Pittsburgh for the Win: The ‘Steel City’ Ranks First for the Most Buildings Committed to Conservation


Pittsburgh holds its place as the North American city with the most buildings formally committed to deep reductions in energy use, water consumption, and transportation emissions, as well as to improvements to indoor air quality.

Pittsburgh leads all 19 established 2030 Districts in the world with 81.7 million square feet committed. The Pittsburgh 2030 District, aninitiative that supports building owners and managers as they strive toward 50% reductions in energy use, water consumption and transportation emissions by 2030, represents 506 buildings. The buildings represent a variety of sectors, including office towers, hospitals, multifamily residential buildings, universities, professional sports facilities and museums.

In 2017, 2030 District Property Partners avoided 1.1 billion kBtu of energy and nearly doubled their water use reduction, leading to a combined $26.7 million dollars in savings. The District has collectively saved $85.4 million in energy and water costs since 2012, while avoiding 434,400 metric tons of CO2.

Pittsburgh 2030 District Accomplishments by the Numbers (2017):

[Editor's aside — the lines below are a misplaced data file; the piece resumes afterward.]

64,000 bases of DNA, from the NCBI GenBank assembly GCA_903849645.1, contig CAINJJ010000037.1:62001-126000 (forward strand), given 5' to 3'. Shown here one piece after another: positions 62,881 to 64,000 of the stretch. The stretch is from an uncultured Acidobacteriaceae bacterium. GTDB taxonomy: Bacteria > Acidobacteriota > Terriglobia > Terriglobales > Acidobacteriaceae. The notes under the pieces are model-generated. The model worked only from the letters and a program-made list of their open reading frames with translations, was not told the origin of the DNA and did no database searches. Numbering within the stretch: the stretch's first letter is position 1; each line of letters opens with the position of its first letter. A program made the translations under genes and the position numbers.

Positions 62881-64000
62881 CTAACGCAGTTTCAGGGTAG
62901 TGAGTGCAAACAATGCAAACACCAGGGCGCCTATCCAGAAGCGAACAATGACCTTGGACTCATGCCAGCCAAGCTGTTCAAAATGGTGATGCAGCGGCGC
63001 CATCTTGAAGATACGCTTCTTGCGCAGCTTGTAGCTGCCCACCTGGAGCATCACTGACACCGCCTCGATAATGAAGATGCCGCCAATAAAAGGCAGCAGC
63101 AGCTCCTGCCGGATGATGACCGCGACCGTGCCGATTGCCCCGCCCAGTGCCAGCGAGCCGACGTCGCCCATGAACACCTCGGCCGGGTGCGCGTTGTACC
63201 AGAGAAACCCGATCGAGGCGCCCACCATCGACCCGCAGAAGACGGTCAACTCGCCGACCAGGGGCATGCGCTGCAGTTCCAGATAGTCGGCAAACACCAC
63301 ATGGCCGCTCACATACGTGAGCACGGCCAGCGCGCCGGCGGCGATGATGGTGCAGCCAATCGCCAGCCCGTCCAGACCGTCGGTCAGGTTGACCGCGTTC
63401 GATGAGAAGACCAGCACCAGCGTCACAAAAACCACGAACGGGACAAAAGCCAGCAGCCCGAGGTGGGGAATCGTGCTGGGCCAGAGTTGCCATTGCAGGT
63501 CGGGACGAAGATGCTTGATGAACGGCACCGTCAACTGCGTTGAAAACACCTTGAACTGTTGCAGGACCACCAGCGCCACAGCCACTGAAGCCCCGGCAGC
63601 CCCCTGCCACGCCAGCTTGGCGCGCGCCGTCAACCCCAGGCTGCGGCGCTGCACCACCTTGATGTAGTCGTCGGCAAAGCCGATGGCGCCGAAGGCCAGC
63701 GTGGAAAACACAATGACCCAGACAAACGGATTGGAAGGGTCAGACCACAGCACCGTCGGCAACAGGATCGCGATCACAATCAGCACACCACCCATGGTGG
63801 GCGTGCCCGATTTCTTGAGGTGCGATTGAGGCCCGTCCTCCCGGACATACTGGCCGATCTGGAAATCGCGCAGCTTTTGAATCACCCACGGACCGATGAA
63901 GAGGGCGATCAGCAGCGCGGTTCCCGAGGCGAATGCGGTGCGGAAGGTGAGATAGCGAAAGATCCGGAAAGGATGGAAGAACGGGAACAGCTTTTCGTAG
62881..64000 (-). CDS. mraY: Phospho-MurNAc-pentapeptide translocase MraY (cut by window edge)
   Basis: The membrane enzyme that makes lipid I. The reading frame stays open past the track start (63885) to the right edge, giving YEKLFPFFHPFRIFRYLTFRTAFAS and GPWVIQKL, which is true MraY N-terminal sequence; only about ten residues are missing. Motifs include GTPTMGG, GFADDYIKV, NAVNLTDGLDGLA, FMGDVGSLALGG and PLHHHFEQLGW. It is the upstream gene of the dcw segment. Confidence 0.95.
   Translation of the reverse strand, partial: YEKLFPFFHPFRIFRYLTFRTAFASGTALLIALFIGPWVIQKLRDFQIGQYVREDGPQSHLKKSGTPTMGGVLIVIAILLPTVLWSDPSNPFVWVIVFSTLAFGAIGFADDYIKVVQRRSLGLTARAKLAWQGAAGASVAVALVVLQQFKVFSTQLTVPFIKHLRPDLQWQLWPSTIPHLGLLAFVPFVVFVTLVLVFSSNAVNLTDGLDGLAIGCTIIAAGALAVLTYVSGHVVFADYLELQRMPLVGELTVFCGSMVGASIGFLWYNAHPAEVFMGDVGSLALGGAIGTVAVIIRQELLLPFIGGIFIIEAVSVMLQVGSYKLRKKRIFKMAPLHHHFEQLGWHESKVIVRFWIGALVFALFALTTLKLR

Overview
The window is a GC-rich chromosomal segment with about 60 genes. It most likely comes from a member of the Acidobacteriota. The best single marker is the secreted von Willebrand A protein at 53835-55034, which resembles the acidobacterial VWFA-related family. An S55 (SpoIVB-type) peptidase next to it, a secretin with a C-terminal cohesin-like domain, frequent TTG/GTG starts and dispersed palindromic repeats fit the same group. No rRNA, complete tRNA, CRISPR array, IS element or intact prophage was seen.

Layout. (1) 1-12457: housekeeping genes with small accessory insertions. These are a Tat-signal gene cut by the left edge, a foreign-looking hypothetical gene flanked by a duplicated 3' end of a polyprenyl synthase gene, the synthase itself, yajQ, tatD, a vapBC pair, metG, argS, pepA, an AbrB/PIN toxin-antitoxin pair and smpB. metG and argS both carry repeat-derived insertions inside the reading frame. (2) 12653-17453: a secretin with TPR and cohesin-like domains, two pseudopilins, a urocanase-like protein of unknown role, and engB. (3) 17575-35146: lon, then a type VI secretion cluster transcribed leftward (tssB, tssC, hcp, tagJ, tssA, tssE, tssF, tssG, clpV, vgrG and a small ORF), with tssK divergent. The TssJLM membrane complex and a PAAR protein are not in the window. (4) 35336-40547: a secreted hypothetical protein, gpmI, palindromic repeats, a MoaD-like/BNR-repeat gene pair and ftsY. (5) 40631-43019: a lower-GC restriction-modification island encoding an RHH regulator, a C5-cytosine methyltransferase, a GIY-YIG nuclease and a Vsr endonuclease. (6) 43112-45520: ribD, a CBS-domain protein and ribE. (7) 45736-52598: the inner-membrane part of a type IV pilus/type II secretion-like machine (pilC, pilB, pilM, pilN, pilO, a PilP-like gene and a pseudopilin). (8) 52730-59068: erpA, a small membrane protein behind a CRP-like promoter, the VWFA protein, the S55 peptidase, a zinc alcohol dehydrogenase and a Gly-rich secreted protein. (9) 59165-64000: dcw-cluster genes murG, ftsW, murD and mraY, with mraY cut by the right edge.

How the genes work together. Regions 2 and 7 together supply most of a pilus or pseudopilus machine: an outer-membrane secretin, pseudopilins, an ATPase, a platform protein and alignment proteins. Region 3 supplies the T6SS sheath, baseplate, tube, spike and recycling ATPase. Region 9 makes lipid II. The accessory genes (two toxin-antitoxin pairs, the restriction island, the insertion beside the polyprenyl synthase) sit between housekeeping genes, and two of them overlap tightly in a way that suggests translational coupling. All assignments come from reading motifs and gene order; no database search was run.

Energy: 12.0% reduction below baseline

  • 1.1 billion kBtu avoided and $22.7 million savings compared to baseline

Water: 14.5% reduction below baseline

  • 164 million gallons avoided, and $3.9 million savings compared to baseline.

Building on partners’ quantifiable successes, the Pittsburgh 2030 District also launched the city’s first indoor air quality (IAQ) survey. In partnership with the University of Pittsburgh’s Mascaro Center for Sustainable Innovation, the District recorded more than 300 buildings’ design, construction, operations, and maintenance practices, which will contribute to the development of a measurable IAQ metric for 2018 and beyond.

“2030 partners have pushed us to rethink how we build communities,” says Pittsburgh Mayor William Peduto. “With their leadership and experience, we can create a sustainable and healthy city for everyone.”

In June 2016, energymanagertoday.com reported on Pittsburgh’s performance amongst all cities within the 2030 Challenge. At the end of 2015, the city reduced aggregated building energy use 12.5%, transportation-related emissions by 24.2% and water use intensity by 10.3%. The reductions were due to a combination of efficiency programs and the general increase of efficiency of the equipment and products used in the buildings.


The 3rd Annual Environmental Leader & Energy Manager Conference takes place May 15 – 17, 2018 in Denver. Learn more here.



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